2) Sandbag deadlift to bearhug 2-4 x 1-3

Day 3

1) Plate clamp lift 3 x 1-3

2) Towel curls 3 x 10-15

As maximal grip strength improves, strength endurance usually follows as now the grip strength used during BJJ will be at a lower intensity of your new maximum strength. However, specifically training grip strength endurance can easily be implemented into a grip training program. Here are some exercise examples.

Fat bar power holds – hold a fat bar at the top of a deadlift for 30-60 sec.

Wrist rollers

Dead hang – hang from a pullup bar for 30-60 sec.

How To Keep Your Hands Healthy

It’s important when starting grip training that you take the appropriate steps to ensure your hands stay healthy. It can be easy to strain and injure the small muscles in your hands and forearms. So here are some tips to keep you training your grip throughout your BJJ career.

1. Start light – if performing regular pullups is difficult, don’t opt for towel pullups. Perform towel curls or rows instead where you can control the weight. Same with deadlifts. Don’t work up to a heavy load in your first few weeks of grip training. Progress your loads slowly and steadily.

2. Don’t do too much – grip training and challenging your grip can be fun. Gains come quickly especially to those that haven’t trained their grip before. You must remember that your grip will also get taxed every time you train BJJ.

Keep the volume low and the number of exercises to a maximum of 2 or 3. If you are performing traditional strength training exercises, considering substituting one set for something more grip intensive like with a towel.

3. Perform finger extensions – when performing a lot of gripping actions, you can develop pain in your fingers, elbows, and wrists. Performing finger extensions balances out all of your grip work much like performing back exercises help to balance out performing many chest exercises. Simply place a rubber band around your fingers and open your hand.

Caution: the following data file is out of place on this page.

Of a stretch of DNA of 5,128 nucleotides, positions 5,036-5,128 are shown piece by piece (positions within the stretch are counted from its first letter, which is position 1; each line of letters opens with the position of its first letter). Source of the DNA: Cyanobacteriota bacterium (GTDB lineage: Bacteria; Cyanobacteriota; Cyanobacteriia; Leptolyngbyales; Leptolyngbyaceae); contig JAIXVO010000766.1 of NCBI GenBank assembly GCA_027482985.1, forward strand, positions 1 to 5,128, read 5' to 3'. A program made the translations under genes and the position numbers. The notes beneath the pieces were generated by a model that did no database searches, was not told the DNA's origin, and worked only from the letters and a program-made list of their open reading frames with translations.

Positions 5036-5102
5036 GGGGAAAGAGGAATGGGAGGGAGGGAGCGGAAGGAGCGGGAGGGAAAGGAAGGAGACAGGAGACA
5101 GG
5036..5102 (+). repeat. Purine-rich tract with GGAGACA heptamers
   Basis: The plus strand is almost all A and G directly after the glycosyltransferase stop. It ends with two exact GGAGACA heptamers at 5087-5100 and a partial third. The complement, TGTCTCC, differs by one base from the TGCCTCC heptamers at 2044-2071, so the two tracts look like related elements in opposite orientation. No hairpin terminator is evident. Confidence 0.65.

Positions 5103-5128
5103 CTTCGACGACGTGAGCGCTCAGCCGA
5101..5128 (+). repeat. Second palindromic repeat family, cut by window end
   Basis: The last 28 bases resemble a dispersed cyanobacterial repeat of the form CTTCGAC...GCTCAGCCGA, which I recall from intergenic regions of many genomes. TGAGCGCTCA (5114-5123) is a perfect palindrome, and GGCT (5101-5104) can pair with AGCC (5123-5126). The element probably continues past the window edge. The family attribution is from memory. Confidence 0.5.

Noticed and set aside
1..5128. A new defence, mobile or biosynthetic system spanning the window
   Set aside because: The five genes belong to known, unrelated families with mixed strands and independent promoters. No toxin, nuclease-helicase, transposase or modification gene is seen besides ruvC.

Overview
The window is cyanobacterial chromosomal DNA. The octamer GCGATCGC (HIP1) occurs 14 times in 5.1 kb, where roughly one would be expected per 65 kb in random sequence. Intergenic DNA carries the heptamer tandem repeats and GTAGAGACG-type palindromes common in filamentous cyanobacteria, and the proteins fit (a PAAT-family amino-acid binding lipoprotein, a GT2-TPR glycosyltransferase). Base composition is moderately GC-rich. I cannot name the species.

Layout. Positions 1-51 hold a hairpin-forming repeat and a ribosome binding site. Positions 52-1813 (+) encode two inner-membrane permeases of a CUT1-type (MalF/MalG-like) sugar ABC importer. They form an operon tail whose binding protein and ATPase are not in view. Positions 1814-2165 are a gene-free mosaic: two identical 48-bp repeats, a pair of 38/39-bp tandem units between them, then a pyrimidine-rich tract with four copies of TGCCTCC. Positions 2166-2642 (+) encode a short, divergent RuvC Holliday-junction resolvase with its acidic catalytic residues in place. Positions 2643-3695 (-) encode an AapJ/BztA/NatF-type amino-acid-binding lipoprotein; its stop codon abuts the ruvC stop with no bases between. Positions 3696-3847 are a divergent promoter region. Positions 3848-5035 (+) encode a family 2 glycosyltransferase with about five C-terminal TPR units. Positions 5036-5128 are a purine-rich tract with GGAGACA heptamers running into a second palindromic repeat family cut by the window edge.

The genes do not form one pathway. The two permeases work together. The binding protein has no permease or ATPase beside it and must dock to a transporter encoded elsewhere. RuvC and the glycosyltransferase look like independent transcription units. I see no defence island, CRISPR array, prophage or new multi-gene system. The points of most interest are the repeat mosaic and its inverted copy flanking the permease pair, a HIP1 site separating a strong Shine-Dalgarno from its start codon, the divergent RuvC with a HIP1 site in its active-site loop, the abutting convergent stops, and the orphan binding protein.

finger extension for bjj
Finger extension

References

1. Andreato, L. V., de Moraes, S. F., de Moraes Gomes, T. L., Esteves, J. D. C., Andreato, T. V., & Franchini, E. (2011). Estimated aerobic power, muscular strength and flexibility in elite Brazilian Jiu-Jitsu athletes. Science & Sports, 26(6), 329-337.

2. Diaz-Lara, F. J., del Coso, J., García, J. M., & Abián-Vicén, J. (2015). Analysis of physiological determinants during an international Brazilian Jiu-jitsu competition. International Journal of Performance Analysis in Sport, 15(2), 489-500.

3. Fernandes Monteiro, L., Abian Vicen, J., Díaz Lara, F. J., & García García, J. M. (2014). Body composition, isometric hand grip, and explosive stregth leg-similitarities and differences between novices and experts in an international competition of Brazilian jiu jiutsu.

About the author 

James de Lacey

I am a professional strength & conditioning coach that works with professional and international level teams and athletes. I am a published scientific researcher and have completed my Masters in Sport & Exercise Science. I've combined my knowledge of research and experience to bring you the most practical bites to be applied to your combat training.


Tags

bjj


You may also like